Harry Potter and sympathetic treatment

As I have blogged twice about Harry Potter, both with qualifications for Rowling’s greatness, I think I should add something that has struck me recently and which I consider one of her great powers: the ability to engage sympathetically with the inner workings of the human mind.

Probably my favorite magical device in the whole series is the brilliantly named Pensieve.  She introduces it perfectly. The tone is set in the gravity and secrecy and soberness of Dumbledore’s office. Harry enters it and is surprised by its function. Then Dumbledore quietly draws Harry out of it and back to his office. The quietness and sensitivity of the scene and the actions shows an inner warmth in Rowling toward the secret workings of the mind: the memories, the challenge of keeping them ordered, the yearning to make them objective and understand them.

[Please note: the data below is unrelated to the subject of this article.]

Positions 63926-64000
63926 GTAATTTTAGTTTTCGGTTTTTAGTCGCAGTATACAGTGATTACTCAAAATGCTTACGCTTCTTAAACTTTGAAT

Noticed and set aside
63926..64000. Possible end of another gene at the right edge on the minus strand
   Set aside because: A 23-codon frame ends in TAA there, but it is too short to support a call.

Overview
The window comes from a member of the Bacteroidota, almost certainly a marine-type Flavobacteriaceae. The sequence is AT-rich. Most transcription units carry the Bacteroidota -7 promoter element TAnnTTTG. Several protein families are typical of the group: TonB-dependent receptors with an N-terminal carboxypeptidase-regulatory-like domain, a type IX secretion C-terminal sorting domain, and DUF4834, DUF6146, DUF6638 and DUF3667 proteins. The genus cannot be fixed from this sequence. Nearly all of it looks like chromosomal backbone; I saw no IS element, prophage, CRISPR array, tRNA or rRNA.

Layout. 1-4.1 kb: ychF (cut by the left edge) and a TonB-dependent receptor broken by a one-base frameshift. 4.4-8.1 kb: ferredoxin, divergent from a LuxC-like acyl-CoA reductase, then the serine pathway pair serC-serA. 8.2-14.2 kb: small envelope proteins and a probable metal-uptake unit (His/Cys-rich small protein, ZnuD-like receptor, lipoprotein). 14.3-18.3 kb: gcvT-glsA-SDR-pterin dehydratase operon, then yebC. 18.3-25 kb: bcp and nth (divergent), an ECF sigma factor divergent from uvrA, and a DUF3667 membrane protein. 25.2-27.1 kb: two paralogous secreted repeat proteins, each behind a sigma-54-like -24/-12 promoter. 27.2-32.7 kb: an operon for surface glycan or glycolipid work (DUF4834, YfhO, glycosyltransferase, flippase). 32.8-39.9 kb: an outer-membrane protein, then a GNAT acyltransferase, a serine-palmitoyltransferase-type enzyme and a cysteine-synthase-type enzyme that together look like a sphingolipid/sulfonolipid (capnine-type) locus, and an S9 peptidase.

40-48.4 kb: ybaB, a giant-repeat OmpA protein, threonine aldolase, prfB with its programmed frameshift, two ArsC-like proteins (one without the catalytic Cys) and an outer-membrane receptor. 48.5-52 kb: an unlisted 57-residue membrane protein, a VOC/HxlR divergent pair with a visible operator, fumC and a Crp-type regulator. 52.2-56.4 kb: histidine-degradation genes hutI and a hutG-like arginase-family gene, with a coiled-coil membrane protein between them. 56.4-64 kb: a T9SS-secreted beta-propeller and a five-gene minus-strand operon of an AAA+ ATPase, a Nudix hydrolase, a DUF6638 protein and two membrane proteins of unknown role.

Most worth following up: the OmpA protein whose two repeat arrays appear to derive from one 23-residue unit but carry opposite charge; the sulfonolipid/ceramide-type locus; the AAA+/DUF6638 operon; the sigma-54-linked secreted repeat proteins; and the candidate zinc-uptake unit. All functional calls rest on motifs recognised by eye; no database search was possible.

Perhaps the best chapter in the fourth book.

How to give your child a good lunch

Here’s a good little article from Kathy Ireland (the Christian Martha Stewart) with some appealing ideas for preparing lunch for your child (or for your child to prepare for himself) during school.